In a new KDLG segment, Dillingham city manager Tod Larson explains how the city is working toward a long-term solution for the potholes that plague downtown roads.
Snow and ice make roads around Dillingham a bit slick, but at least they fill in the potholes. Dillingham city manager, Tod Larson, brought five Capital Improvement Projects before the city council at the end of December. Dealing with Dillingham’s downtown road situation is once again on the table, and voters will likely have some say about how the city tackles it.
In today’s Manager’s Corner, a new KDLG segment, Larson explains that the city will seek a $3.4 million bond for its street rehabilitation project. If Dillingham residents and the state approve the bond, the city would begin its work this summer, when the Alaska Department of Transportation is scheduled complete a separate Dillingham downtown repaving project. DOT’s project has been delayed at least two years in a row and has been in planning stages since 2005.
Tod Larson: The five projects we're looking at are -- we need some lagoon aeration.
Avery Lill: And that's in the sewage system?
TL: That's in the sewage system. The second one is, we have to replace some wells to monitor groundwater out at the landfill. The third project we're looking at is, as you know, the state's still moving forward with the downtown street's project. So we have some infrastructure underneath that needs to be replaced -- old pipes, that kind of stuff. The fourth is the street's project in conjunction with the state's project. We pulverized a number of streets in town because they had failed. And we're looking at, the council's looking at, can we replace those? What's it going to cost? And then the Lake Road Fire Hall, we want to build addition so we can consolidate some equipment that's been stored elsewhere. So we need to bring it back to the fire hall. In a broad brush, that's the five projects.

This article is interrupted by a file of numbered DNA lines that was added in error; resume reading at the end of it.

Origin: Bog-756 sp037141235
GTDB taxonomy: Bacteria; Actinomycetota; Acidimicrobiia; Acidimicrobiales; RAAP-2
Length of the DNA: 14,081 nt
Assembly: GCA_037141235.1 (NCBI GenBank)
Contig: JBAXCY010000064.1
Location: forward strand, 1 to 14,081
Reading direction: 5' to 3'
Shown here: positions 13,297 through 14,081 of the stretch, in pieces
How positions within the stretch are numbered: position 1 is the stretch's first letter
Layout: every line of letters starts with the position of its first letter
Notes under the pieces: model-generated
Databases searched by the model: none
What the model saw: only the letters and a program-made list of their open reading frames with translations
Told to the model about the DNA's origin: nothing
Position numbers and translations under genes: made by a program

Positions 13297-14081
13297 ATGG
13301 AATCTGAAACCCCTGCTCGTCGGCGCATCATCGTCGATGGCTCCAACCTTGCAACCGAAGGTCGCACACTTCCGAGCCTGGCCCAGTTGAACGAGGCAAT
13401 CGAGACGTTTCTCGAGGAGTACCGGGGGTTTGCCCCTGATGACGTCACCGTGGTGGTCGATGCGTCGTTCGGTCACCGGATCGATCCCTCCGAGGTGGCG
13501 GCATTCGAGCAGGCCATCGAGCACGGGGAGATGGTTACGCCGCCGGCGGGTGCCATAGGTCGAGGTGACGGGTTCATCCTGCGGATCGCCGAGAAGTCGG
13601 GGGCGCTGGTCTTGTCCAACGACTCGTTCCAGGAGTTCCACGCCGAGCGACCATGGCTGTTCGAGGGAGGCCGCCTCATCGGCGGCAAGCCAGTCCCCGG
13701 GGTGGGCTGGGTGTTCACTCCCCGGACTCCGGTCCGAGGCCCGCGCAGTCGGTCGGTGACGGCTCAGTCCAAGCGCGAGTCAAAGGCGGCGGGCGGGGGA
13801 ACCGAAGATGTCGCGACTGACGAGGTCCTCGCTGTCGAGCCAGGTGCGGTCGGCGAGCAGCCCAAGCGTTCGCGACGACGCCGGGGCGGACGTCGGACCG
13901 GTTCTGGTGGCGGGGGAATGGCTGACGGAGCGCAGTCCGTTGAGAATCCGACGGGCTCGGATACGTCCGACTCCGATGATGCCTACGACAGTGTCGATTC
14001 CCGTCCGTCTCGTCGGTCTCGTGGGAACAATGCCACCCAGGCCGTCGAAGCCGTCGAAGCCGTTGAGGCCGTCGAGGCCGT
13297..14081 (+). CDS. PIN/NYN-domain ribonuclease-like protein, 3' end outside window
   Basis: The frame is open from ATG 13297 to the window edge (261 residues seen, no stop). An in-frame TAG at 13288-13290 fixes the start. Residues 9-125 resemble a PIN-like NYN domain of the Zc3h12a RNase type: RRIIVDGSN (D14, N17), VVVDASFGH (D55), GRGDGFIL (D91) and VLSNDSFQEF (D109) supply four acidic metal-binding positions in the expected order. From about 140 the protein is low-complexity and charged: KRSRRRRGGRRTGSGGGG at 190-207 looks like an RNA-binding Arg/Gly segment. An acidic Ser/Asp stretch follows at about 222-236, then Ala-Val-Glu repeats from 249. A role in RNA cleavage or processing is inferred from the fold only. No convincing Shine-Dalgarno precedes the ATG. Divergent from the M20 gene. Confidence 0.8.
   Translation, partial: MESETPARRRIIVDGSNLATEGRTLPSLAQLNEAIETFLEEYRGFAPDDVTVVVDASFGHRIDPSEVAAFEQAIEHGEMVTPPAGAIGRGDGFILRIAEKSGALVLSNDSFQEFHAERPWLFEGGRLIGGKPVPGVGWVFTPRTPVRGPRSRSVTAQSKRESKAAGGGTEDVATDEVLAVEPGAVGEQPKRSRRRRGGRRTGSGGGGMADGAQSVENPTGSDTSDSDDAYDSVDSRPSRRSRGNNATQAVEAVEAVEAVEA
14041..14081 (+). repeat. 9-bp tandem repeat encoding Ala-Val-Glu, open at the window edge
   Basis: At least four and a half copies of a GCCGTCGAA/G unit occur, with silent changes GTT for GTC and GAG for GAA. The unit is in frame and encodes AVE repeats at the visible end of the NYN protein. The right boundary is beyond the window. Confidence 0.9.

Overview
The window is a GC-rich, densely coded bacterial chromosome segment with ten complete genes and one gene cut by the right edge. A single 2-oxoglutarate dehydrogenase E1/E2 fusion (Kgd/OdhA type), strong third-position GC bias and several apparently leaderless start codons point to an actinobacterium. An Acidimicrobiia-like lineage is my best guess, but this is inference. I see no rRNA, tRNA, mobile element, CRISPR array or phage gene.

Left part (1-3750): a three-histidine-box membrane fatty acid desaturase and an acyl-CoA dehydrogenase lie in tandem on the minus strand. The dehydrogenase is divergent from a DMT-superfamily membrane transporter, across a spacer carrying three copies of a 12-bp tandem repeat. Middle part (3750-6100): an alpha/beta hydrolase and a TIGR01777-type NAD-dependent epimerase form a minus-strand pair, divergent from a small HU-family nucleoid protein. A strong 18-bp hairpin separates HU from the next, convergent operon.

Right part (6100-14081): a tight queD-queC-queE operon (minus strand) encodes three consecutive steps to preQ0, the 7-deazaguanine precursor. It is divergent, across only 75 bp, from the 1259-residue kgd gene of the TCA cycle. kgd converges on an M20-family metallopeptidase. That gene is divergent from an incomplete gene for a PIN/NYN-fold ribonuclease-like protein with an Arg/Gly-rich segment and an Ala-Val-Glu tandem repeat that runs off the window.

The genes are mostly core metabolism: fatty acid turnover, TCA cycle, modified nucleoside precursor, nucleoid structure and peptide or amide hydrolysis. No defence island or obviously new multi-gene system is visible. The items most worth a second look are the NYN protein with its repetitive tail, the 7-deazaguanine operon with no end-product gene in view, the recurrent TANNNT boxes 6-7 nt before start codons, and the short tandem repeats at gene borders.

AL: Let's start out this series of conversations talking about roads because that's generated a lot of public interest. When you say that the roads downtown failed, what do you mean by that?
TL: A lot of these roads are in a tough area to start with. There's a lot of water. It's very wet, and it makes things fail prematurely. You know, I got here, and the whole community, including the council, everybody's frustrated with all the potholes. And it got so bad that we just -- Quality Asphalt Products was in town, and they were able to pulverize those roads.
Basically, just to take out all -- there's no asphalt there now -- to put them back down to dirt and to smooth them out, pack them down. So that's what we're looking at now. Do we want to dig down three feet, replace it, do it the right way and get a lot longer life out of the roads? Do we want to bite the bullet and pay to do that while some of these crews, construction companies, are actually here doing the downtown roads with the state. We could save a lot of money by kind of piggy backing on some of that.
AL: And what has the council decided?
TL: They have decided to take this forward for the bonding. We're going to, on Jan. 10 at the next council meeting, introduce a bond ordinance. So it will eventually come out to the voters whether they want us to fix the roads or not.
AL: So "bonding" is a word a lot of people probably know but may be super clear on what it means. Can you explain how a bond process works for getting new roads in Dillingham?